(Part of the series on Advances in Surgical Pathology)
Editors: Andreana Rivera, MD and Hidehiro Takei, MD.
Series Editors: Philip T. Cagle, MD and Timothy C. Allen, MD
Publisher: Wolters Kluwer | Lippincott, Williams & Wilkins – 257 pages
Book Review by: Nano Khilnani

Brain cancer is a very rare disease affectingly only one to two percent of all those who contract cancer in the United States. But the level of morbidity (severity of sickness) is significant among those who have it. And the mortality rate is also quite high, meaning that only a few among those who get this disease, survive.

According to the Central Brain Tumor Registry of the United States (CBTRUS), between 2007 and 2001, there were 115,799 people (7.25 among 100,000) who had malignant tumors in the brain and central nervous system (CNS). There were also 227,376 people (14.17 among 100,000) who had benign cases.  So the total for malignant and benign cases was 343,175. For this five-year period, the average per year comes to 68,635 for both malignant and benign cases.

While the annual average (in the five year period 2007-2011) for malignant brain tumor cases is only 23,160 in a population of around 320 million people, every person who is diagnosed with it has to go through a period of pain and suffering, and a high number die from it.  The editors of this book write that for the patients, as well as for all family members, “primary brain cancers exert a devastating impact” on them.

Brain cancer is not easily identifiable. There are “130 histologic brain tumor entities” based on the World Health Organization classification system for this disease. The editors point out: “the diagnosis is often not straightforward because brain tumors are highly heterogeneous neoplasms that can originate from cells within the brain parenchyma, mininges, or nerves.”

Identifying and tracking biologic behavior is also not easy in brain tumors. It ranges from benign to highly malignant. The editors point out “even benign tumors can be lethal due to their location in the brain, their ability to infiltrate locally, and their propensity to undergo malignant transformation.”

Adding to this difficulty is the fact that “each tumor entity is associated with its own biology, treatment, and prognosis. Combined, these unique features make brain cancer pathologic diagnosis and treatment very challenging.”

For these and other reasons, this book on brain cancer is essential to own and study closely, for anyone who is already involved in, or plans to get into this medical specialty. It has been put together by outstanding teachers and practitioners in the area of brain tumor pathology.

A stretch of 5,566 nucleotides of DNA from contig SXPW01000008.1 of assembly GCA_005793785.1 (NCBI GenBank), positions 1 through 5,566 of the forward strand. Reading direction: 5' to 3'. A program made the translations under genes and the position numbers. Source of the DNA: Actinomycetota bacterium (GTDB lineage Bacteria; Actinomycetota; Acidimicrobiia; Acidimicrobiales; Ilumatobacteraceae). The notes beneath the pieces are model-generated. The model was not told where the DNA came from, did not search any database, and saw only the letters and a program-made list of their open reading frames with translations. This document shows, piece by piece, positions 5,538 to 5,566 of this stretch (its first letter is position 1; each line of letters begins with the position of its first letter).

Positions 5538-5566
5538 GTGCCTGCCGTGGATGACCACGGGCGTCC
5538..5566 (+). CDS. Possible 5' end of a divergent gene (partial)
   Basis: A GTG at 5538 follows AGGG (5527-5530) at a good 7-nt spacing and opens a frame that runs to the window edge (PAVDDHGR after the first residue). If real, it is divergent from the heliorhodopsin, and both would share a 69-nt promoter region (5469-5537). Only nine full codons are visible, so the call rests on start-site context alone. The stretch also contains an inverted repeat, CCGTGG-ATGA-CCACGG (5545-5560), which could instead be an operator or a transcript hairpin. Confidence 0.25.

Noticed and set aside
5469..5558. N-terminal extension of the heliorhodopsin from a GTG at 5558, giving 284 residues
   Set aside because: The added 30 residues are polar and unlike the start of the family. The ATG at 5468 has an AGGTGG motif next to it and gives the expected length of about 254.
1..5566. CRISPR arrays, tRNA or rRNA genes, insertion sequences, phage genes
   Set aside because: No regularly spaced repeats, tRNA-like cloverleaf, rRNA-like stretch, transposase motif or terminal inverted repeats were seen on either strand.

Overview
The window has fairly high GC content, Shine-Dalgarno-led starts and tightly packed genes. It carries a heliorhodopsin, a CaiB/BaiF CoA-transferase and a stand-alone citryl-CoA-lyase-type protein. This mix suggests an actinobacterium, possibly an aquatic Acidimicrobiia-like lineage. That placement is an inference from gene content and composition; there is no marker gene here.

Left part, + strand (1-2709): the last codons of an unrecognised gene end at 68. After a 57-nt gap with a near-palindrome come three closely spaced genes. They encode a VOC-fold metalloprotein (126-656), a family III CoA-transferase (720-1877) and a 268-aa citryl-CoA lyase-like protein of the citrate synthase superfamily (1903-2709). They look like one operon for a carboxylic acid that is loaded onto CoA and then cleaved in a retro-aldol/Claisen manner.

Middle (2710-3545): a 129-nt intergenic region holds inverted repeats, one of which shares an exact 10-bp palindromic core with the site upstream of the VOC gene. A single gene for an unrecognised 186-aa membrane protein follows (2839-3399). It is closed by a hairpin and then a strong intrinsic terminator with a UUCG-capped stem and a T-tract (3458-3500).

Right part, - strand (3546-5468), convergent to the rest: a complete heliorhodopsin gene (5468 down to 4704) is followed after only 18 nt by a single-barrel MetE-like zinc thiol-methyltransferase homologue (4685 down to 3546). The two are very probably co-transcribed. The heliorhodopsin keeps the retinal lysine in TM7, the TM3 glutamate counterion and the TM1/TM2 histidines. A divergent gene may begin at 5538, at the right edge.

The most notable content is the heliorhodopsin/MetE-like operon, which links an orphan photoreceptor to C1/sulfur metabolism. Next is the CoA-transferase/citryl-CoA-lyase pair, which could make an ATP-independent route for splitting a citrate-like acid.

Except for one person who is a research scientist, the other 24 contributors to this book are all doctors of medicine who are practicing pathologists, radiologists or surgeons, or are professors of these medical specialties at various institutions.  Among the 25 people who provided material for this book, 18 are based in the United States, five in Japan, and two in South Korea.

The material in this book has been allocated into 19 chapters organized around five sections:

  • Overview:
    • Normal Histology
  • Histopathology
    • Diffuse (Infiltrating) Gliomas
    • Circumscribed Astrocyctomas
    • Ependymomas
    • Other Neuroepithelial Tumors
    • Neuronal / Mixed Glioneuronal Tumors
    • Embryonal Tumors
    • Choroid Plexus Tumors
    • Pineal Region Tumors
    • Sellar and Suprasellar Region Tumors
    • Meningeal Tumors
    • Hereditary Syndromes
    • Tumors of Cranial and Peripheral Nerves and Other Tumors
    • Hematolymphoid and Histiocytic Tumors
    • Central Nervous System Metastasis
  • Imaging  
    • Correlation of Imaging with Pathology
  • Molecular Pathology
    • Glial Tumors
    • Nonglial Tumors
  • Current Therapy and Prognosis
    • Brain Cancer Treatment

Here are some of the benefits you will derive from this book:

  • Effectively interpret the most challenging histopathology findings with in-depth coverage of basic diagnostic features, differential diagnoses, and diagnostic pitfalls.
  • Recognize key diagnostic characteristics with the aid of hundreds of high-quality color illustrations.
  • Make optimal use of immunohistochemistry and molecular testing as they apply to diagnosis, prognosis, and treatment.
  • Gain a holistic view of the field with a clinicopathologic overview of brain tumors, the correlation between imaging and pathology, and look at the current state of therapeutics.


Andreana Rivera, MD is Staff Neuropathologist in the Department of Pathology and Genomic Medicine at Houston Methodist Hospital in Houston, Texas.

Hidehiro Takei, MD is Associate Professor in the Department of Pathology and Laboratory Medicine at Weill Medical College of Cornell University in New York, New York; and Pathologist in the Department of Pathology and Genomic Medicine at Houston Methodist Hospital in Houston, Texas.


Series Editors:

Philip T. Cagle, MD is Professor of Pathology and Laboratory Medicine at Weill Medical College of Cornell University in New York, New York; and Director of Pulmonary Pathology at Houston Methodist Hospital in Houston, Texas.

Timothy Craig Allen, MD is Professor in the Department of Pathology, and Director of Anatomic Pathology at the University of Texas Medical Branch in Galveston, Texas.